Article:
Red Hill Brewery – Diamond Jubilee IPA

@redhillbrewery Diamond Jubilee IPA

60 years is a long time. Anyone got a bottle of wine from ’52? Or a car? In fact, anyone still remember 1952?
For anyone who doesn’t know, it was 60 years ago that the Queen became the Queen. And that is as good a reason as any for brewing a special one-off brew.
I have been looking forward to this beer since I first heard about it. It speaks to me in a thousand ways; I’m a Pom. I’m a royalist. I have an interest and enthusiasm about beer that some suggest is unhealthy. IPA is a perennial favourite of mine. And I have liked everything from Red Hill Brewery that has ever passed my lips. How can I not? They’re one of my local breweries, and they’re very very very good at it.
In the interests of presenting a fair and impartial review, I should admit that I’m sampling this beer in less than ideal conditions; I’m sitting outside on a chillsome overcast day, and am in danger of being drenched from a nearby puddle which is just waiting for a child to jump into. But worst of all, the health and safety police have decreed that I be served in a plastic “glass”. Surely, the brewers die a little every time one of their beers is poured into plastic.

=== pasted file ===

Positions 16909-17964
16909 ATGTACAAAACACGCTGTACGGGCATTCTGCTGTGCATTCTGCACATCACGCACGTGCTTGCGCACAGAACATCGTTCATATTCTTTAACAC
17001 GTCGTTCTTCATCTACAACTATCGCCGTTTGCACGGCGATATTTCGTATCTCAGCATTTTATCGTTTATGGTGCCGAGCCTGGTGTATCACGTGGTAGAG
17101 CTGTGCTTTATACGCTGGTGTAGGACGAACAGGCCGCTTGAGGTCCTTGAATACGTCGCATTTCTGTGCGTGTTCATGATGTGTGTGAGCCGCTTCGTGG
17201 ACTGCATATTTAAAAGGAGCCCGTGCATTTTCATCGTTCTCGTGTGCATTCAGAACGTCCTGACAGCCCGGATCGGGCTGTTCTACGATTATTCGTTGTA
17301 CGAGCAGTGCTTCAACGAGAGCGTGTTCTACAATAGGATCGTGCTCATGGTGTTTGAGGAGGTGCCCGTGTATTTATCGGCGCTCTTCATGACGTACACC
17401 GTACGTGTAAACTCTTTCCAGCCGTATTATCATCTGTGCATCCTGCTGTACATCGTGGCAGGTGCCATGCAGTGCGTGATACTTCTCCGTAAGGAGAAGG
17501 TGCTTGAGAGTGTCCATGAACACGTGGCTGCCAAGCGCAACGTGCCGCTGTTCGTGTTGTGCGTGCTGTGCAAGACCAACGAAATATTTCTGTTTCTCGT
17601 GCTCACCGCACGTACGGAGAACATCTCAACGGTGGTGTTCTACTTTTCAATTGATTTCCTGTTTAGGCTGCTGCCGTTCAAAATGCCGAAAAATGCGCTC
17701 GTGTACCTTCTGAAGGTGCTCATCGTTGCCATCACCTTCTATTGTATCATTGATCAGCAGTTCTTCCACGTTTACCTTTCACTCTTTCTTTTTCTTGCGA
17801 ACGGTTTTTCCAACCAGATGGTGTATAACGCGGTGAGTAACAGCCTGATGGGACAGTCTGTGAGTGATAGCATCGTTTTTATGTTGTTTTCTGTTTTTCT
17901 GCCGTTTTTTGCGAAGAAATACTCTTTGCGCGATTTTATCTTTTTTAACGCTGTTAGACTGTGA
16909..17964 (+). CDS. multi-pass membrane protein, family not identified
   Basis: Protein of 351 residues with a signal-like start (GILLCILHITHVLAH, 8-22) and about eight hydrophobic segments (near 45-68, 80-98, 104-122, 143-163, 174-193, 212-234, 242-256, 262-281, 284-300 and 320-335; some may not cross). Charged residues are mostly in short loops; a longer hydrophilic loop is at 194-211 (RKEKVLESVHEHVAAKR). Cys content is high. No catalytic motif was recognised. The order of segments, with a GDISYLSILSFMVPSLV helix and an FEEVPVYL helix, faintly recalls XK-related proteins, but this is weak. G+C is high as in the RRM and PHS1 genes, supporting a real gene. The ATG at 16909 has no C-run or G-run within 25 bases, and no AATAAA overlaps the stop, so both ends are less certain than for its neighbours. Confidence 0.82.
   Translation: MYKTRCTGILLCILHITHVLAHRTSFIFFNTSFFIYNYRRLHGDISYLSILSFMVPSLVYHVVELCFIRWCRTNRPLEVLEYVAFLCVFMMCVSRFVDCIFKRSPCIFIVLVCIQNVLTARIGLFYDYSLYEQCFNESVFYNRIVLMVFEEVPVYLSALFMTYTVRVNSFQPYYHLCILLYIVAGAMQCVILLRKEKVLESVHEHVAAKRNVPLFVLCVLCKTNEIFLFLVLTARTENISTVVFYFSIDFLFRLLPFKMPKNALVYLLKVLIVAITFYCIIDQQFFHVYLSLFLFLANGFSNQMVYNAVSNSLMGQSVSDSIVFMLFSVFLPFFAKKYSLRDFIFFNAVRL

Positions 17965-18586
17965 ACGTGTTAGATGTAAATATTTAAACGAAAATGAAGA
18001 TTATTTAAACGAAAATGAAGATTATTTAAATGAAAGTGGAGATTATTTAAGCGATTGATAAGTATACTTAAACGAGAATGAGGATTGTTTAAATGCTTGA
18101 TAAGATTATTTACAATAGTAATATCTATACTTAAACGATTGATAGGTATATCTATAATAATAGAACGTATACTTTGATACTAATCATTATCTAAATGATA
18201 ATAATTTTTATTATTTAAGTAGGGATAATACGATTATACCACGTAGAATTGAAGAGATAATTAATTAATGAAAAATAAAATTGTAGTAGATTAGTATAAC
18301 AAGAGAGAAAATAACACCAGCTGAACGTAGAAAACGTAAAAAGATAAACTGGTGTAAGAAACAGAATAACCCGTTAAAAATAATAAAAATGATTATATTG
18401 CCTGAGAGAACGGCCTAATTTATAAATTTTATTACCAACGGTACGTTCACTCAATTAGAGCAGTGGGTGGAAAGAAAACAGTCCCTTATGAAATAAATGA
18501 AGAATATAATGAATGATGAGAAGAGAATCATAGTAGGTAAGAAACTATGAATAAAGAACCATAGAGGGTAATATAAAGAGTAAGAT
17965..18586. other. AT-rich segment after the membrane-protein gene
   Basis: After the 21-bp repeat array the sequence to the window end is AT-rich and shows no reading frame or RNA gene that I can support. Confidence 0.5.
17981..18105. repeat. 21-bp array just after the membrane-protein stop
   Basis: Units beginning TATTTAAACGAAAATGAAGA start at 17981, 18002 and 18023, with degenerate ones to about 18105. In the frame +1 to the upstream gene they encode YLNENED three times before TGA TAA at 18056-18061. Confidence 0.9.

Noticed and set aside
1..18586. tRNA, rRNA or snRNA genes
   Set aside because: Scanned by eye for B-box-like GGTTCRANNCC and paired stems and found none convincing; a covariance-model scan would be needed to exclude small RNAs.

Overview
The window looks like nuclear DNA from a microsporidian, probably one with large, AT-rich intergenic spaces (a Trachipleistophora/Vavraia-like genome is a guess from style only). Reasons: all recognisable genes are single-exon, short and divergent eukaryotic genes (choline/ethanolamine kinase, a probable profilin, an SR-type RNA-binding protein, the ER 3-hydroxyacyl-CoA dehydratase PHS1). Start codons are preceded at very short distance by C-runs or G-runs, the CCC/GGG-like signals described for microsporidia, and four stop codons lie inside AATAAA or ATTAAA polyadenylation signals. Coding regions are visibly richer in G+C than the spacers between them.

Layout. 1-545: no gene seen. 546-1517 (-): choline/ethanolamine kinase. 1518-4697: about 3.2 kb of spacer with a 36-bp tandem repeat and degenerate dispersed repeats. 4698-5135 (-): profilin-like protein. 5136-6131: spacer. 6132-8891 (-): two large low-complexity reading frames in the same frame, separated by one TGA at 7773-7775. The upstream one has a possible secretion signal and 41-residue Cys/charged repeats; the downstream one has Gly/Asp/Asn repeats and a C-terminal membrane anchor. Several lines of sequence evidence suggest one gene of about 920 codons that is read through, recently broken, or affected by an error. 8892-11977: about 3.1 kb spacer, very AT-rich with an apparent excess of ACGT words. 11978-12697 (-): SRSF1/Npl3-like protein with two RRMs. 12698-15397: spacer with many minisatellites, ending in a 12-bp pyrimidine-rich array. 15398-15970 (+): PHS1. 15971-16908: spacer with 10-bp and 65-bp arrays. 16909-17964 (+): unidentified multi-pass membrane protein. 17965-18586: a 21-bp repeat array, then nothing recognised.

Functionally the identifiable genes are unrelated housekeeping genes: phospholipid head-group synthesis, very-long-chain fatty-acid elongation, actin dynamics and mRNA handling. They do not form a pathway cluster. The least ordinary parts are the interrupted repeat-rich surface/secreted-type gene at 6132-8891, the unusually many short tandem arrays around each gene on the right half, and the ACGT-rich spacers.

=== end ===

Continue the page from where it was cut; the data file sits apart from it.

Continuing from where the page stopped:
But, the beer…
For an Englishman, there’s something reassuring about a proper old-fashioned handpump. My pint took a minute to settle and reveal a beautiful golden caramel colour. It’s low on fizz, just as it should be for the style.
Served a little too cold for a British IPA, it warmed and grew in my hand, eventually giving a nose preminiscent of dried apricots and cloves.
There’s a lovely mouthfeel, it’s almost thick. Not quite creamy, but definitely unctuous.
Initially sweet, the bitterness comes through almost instantly. It’s a blink-and-you-miss-it sweetness. But the bitter roasted malt lingers in the mouth after swallowing.
It’s a great beer, although not an earth-shattering one. But… it does make me long for my old local village pub on a winter’s evening, when I could sit by the fire, with a dog curled at my feet, amongst the fog of pipe smoke. And for that reason, it does what it sets out to do, so is a winner in my book!
God save the Queen!


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